You Lose $21 Every Time You Buy Paper

save money paper volo press

It may seem obvious to some, but I’ve recently run into fellow authors who believed they were really getting a deal by paying $5.00 for a ream of paper or maybe $40 for a 5,000-sheet case. I can’t see how 1.1 cents per sheet or $4 for a ream is a deal (then again, I have to be resourceful with my budget.).

Below is a basic rundown of a recent search I did online that gives you some cheaper options. The last case I bought lasted me multiple years due to digital sharing, critiquing, and delivery being standard for most of my publishing and editing needs. Don’t waste money on something you might not even use that often. Bulk up and store it, like I did!
For 5,000 sheets of white copy/multi-purpose, 92-bright, 20-lb paper: 

Amazon.com: $51 = $0.0102 per sheet / $5.10 per ream

Office Depot (Sale): $33 = $0.0066 per sheet / $3.30 per ream

Office Depot (Standard): $49 = $0.0098 per sheet / $4.90 per ream

Costco: $37 = $0.0074 per sheet / $3.70 per ream

Sam’s Club: $30 = $0.0060 per sheet / $3.00 per ream

For this search, Sam’s crushes the competition with a mere six tenths of a penny per sheet, compared to Amazon’s 1+ penny per sheet (almost twice as much!).

Even comparing total bills, you would save $21 by purchasing paper at Sam’s, versus online with Amazon (sadly, $30 of that $51 was JUST SHIPPING!).

Wholesale Membership

For those of you who don’t have a membership to a place like Costco or Sam’s (use this link and get $20 for joining), please consider signing up. For between $40 and $50 per year, you can rack up some fantastic savings, even if you never purchase bulk food there.

For example, when my bank account’s looking a little faint, I love to go to Sam’s to grab lunch (or dinner…or a snack…you get the picture).

Why? Because I can get a slice of pizza larger than my hand and an extra large drink of my choice for less than $2.50. Most places will charge you that much just for the drink. So, conservatively, you’re looking at at least $5 for the same lunch anywhere else.

If I eat lunch like this at Sam’s just twice a week, I’ll save $20 a month or $240 per year. This is how a $50 membership exponentially pays off! And this isn’t counting other home essentials I buy for my family, including paper towels, shampoo and conditioner, toilet paper, laundry detergent, or dish soap.

The discounts are similar for other non-perishables like pens, dishes, desks, books, bulk notebooks and writing pads, dry erase markers, and more.

If you found this post helpful, how would you have felt if you had gotten this information 6 months ago when I first sent it out to my writing newsletter subscribers? Sign up now and get these kinds of tips, tricks, and knowledge sent straight to your inbox twice each month!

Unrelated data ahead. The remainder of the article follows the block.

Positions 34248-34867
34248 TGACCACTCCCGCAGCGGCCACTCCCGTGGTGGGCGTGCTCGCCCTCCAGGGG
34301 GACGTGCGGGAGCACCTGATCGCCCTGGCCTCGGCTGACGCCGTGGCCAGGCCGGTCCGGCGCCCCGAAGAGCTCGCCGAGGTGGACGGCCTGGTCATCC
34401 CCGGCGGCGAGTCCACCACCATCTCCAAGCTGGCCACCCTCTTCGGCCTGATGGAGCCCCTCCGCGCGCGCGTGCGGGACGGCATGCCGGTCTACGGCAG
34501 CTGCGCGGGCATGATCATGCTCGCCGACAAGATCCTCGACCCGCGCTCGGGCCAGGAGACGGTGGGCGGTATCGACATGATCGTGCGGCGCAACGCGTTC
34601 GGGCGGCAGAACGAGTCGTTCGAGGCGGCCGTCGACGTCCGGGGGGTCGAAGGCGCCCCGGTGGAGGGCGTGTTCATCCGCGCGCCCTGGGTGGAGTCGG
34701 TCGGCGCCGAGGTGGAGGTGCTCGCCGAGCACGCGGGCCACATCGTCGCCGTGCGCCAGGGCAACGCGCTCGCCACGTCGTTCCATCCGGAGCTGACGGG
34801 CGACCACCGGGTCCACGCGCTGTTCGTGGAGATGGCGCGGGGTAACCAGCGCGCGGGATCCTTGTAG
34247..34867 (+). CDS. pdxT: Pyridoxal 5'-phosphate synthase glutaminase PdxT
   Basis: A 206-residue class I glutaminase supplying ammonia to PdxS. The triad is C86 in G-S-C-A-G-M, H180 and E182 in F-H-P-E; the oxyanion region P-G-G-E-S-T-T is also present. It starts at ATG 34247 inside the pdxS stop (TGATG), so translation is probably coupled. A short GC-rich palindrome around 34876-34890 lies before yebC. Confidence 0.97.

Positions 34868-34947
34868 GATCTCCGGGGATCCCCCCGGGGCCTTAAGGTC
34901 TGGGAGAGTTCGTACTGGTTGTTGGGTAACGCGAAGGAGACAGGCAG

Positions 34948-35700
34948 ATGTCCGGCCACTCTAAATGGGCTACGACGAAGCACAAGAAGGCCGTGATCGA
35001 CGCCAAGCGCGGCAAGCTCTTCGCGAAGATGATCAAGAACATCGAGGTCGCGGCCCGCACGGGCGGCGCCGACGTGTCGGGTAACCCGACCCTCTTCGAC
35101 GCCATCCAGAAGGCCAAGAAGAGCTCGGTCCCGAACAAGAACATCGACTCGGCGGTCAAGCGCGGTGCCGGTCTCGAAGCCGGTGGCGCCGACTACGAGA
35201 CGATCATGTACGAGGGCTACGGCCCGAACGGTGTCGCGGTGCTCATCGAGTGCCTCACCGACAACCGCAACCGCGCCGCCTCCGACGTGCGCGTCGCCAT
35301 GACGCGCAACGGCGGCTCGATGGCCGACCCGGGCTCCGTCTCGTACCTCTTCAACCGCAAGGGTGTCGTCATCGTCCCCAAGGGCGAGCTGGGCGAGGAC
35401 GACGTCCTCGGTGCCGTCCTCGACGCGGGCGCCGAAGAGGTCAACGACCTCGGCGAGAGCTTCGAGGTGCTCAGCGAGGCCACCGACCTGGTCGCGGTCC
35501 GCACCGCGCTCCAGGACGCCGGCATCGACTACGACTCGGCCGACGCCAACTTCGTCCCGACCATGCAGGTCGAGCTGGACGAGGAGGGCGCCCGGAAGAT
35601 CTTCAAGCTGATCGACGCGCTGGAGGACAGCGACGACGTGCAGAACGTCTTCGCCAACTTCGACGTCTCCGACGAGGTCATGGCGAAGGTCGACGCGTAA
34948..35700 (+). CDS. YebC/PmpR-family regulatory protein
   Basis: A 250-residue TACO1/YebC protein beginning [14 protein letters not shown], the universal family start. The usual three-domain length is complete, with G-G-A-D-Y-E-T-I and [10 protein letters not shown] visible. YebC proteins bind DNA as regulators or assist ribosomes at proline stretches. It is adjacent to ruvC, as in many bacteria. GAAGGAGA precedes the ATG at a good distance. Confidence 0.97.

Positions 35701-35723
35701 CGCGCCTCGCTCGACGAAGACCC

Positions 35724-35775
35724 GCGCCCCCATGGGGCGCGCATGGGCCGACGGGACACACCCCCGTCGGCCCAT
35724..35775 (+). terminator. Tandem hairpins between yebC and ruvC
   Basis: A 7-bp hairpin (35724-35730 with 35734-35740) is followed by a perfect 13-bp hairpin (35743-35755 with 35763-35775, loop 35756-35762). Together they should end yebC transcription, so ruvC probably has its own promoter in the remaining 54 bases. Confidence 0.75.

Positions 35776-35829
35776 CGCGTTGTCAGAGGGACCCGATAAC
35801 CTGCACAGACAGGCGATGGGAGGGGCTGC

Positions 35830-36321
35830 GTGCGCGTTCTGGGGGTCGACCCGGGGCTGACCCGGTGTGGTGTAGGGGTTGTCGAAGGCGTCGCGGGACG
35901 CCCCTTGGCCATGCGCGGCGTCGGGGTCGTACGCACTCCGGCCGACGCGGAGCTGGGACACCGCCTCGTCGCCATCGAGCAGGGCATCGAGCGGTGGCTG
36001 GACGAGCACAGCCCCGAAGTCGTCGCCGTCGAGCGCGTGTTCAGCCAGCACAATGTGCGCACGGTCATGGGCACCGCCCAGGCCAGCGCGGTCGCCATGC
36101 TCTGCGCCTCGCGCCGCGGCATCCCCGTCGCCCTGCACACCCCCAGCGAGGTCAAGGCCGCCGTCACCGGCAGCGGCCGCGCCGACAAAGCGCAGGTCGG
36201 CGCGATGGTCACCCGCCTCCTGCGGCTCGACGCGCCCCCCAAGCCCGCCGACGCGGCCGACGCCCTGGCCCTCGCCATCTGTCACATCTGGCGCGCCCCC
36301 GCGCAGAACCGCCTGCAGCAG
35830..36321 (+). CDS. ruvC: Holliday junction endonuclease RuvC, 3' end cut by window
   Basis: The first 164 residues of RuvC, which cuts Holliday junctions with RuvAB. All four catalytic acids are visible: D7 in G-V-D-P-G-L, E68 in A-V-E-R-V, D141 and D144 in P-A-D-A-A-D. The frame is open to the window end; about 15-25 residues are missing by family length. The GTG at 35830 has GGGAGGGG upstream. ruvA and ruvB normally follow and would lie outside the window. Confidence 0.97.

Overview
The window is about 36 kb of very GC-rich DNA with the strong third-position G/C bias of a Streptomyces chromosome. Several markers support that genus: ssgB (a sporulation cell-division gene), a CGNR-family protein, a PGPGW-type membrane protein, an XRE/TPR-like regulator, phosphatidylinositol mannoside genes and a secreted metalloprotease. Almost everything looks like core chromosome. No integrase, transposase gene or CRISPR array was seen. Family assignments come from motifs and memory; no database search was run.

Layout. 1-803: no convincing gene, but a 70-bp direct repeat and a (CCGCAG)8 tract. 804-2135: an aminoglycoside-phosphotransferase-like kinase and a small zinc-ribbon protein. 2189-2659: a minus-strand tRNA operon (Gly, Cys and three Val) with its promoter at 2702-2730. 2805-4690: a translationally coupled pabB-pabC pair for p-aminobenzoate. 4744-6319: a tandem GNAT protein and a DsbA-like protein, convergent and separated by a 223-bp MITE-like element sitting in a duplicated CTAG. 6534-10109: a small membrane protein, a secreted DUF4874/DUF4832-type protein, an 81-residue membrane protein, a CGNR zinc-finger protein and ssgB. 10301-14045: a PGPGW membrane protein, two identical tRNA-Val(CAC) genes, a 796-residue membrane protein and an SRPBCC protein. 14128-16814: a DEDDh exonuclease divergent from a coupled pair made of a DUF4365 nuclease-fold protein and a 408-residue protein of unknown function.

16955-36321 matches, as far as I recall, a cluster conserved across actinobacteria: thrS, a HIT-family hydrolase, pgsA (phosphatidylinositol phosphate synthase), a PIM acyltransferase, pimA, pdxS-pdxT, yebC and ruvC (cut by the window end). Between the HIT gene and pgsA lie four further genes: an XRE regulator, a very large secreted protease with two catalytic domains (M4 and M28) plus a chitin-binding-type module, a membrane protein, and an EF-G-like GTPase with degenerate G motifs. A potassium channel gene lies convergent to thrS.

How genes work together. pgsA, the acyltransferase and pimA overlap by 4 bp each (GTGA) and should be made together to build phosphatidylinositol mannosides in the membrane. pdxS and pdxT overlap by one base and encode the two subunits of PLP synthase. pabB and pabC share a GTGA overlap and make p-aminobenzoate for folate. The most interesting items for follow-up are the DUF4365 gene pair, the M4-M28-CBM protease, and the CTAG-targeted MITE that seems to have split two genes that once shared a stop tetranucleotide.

10 Tips for More Writing Time: Shop Faster

Think you’re running out of minutes in the day to get some writing done? Here’s one place you can shave off a few minutes of wait time and get back to writing sooner: The Grocery Store!



You may not normally consider how much time you waste at the grocery store, but a chunk of this could be time better spent writing. Here are 10 things you can start doing today that will shave some serious time off your multi-daily, weekly, or monthly grocery outing.

1. Make a List, Check It Twice, and STICK TO IT!

Distractions are a writer’s worst enemies (well, when it comes to time management anyway) and can turn a seek-and-destroy mission into a wild goose chase. Make a (short) list of the things that you need from the store and bring it with you. Use a sticky note, phone app, voice recording, self-email or self-text.

And don’t casually wander into the bakery, ice cream, or candy areas just because you happen to be walking past it. Stay focused!

2. Grab a Hand Basket or Smaller Cart

Going into the store with a monstrous cart is like sitting down in front notebook with 100 empty page–you’re gonna want to fill it up! Or, best case scenario, you won’t realize how off track you’ve gotten with your shopping because every time you see the cart it won’t look full…and won’t look full…and won’t look full, until it is. Using smaller carts helps you stop shopping faster when your load starts to get too heavy or you quickly run out of room to hold items.

3. Frequent an Establishment